The 1x focussed on a LOMO Biolam stand. With the condenser out, using a plane mirror
and photoenlarger bulb in a desk lamp, the lighting is good for visual studies.
 

In use: It gives excellent flat crisp images with a field of view of 11.5 mm with K7x LOMO eyepieces and 1.5x bino head, c.f. a field of 3.5 mm with the 3.5x LOMO objective. As most subjects are usually within a 10 mm square coverslip, there's few subjects that can't be enjoyed 'whole'. It doesn't seem too fussy about eyepiece maker, the LOMO compensating eyepieces seem fine.

For some work, e.g. polar I often go back to a monocular tube, the loss of the 1.5x factor of the bino' head then extends the field of view to 16.5 mm with front section attached, giving excellent overviews of e.g. crystal subjects or the wider thin rock sections.

A colleague told me that the front section unscrews, which it indeed does, acting I believe as its own condenser. With the front section removed the enlarger bulb described fills about 90% of the field with concave mirror.

Objective
(Eyepiece 7x)

Field of view / mm
binocular 1.5x

Field of view / mm
monocular

Field of view / mm
35mm SLR body & mechanical coupler with 7x eyepiece

LOMO 3.5x NA 0.10

3.5

5.1

 3.7 x 2.5

Zeiss 1x NA 0.04

11.5

16.5

12 x 8

Fields of view summary. (Note that the field no. of the LOMO e/piece is small at ca. 11.5 mm.
Modern eyepieces with field nos. of 18+ may give very different fields of view).

Photography: Although the enlarger bulb gives a visually even field, photography is more discriminating, so evenly illuminating the field without Zeiss' appropriate condenser may be tricky. To obtain a focussable image at the 35 mm film plane the eyepiece had to be raised by ca. 19 mm. I also had trouble obtaining sharp photos despite the image in the SLR viewfinder (coarse screen with clear split image at centre) appearing sharp. I believe the lowest power objectives have the lowest depth of focus so focussing may be critical for a 1x; comments welcomed.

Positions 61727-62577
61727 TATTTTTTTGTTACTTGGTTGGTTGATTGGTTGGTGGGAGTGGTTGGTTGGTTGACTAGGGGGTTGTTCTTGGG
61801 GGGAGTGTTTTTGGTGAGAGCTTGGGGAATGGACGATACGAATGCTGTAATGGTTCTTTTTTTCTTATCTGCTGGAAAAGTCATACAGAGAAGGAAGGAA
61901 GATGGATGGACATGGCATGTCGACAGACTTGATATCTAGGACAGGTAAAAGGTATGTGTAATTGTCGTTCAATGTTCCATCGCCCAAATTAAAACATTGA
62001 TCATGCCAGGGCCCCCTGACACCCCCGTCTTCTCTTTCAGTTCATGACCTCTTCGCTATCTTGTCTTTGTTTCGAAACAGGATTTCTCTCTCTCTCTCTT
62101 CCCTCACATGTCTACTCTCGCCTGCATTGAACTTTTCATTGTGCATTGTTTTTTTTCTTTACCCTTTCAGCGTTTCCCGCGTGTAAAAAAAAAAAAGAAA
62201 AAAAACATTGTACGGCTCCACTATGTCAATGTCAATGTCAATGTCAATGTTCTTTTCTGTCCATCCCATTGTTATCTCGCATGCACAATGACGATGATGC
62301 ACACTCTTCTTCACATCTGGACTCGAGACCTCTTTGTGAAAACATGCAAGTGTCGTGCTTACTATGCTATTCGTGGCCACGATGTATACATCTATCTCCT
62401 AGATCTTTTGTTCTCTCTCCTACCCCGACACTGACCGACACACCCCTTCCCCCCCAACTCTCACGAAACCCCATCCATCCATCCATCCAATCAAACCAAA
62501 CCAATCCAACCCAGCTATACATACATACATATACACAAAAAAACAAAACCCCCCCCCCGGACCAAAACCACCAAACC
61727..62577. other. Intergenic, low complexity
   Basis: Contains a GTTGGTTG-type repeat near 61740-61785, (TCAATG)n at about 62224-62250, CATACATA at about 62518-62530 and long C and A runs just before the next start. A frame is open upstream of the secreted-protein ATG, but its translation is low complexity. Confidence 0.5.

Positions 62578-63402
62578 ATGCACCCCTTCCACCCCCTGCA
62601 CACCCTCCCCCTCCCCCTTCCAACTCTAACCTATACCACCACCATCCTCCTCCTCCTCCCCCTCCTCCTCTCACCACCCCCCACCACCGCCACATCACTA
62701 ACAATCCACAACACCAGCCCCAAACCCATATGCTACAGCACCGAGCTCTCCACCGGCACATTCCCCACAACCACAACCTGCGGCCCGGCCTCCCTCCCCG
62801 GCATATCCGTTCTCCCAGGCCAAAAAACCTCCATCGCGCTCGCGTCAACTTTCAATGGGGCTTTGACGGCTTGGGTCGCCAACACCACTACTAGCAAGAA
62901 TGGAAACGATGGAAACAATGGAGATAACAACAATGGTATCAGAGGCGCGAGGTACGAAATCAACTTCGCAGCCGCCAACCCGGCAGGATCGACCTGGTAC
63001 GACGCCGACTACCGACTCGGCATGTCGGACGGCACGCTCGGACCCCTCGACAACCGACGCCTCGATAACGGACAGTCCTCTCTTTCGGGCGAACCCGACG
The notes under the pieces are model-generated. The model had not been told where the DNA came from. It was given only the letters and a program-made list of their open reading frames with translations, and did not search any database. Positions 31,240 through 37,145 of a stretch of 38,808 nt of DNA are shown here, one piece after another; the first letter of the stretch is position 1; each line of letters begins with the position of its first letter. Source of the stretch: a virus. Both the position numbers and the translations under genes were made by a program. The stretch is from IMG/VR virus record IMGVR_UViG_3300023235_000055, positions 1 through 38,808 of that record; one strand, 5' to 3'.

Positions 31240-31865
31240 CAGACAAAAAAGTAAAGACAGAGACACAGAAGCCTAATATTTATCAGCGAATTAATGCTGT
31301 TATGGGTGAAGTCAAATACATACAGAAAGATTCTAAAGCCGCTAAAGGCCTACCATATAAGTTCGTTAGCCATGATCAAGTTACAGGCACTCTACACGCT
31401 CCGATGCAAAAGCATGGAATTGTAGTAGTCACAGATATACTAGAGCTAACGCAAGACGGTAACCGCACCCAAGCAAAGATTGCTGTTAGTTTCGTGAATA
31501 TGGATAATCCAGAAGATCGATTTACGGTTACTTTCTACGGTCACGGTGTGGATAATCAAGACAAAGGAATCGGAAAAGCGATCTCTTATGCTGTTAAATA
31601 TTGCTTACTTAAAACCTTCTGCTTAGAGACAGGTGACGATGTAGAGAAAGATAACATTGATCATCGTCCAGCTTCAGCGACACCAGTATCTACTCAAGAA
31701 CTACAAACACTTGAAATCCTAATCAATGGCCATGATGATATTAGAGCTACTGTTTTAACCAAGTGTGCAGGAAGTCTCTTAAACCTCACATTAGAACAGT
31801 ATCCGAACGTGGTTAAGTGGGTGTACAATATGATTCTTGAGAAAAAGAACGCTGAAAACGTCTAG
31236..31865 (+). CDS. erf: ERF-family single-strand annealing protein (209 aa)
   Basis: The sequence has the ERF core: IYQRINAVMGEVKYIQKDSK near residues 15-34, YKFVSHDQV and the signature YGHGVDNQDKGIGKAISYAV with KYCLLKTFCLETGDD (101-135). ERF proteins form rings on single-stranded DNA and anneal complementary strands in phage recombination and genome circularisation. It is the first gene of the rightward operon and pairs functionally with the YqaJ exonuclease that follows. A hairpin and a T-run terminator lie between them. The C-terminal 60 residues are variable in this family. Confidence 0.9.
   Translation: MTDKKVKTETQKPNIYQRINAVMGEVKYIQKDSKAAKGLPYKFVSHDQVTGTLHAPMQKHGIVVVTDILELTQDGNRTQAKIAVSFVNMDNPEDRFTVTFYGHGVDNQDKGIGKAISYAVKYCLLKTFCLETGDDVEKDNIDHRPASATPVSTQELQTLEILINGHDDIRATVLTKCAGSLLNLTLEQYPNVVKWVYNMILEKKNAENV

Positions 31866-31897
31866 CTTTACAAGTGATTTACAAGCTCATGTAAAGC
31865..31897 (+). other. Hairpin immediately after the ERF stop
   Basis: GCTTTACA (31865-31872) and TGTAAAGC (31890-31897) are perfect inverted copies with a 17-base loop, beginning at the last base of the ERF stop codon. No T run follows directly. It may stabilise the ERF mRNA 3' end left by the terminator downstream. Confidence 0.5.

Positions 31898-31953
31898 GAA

Below are scans of Ilford Pan F film.


Left: blowfly head, 3.5x objective (NBS slide). Right: same subject with 1x gives the full subject - to give idea of field only,
a grim image as heavily sharpened as out of focus. Somewhat uneven lighting with 1x and enlarger lamp.


Left: centipede head, 1x objective (NBS slide). Right: 1X objective, vitamin C slide (Mike Samworth).
The large field of view of the 1x allows more 'landscape' type images of polar subjects.

Is it a keeper? The extra visual field of view is certainly appealing, but the need to specifically install the objective for use then take it out immediately when using any other objective makes it less practical than anticipated .... on the LOMO stand at least, it may be more practical on the stand it was designed for! Photography looks as if it could be tricky; further work required! But for the present, the Zeiss 1x is a useful item in the 'optics box' (while I save up an awful lot of pennies for one of those rather splendid Wild M420 macroscopes!).

Comments to the author David Walker are welcomed.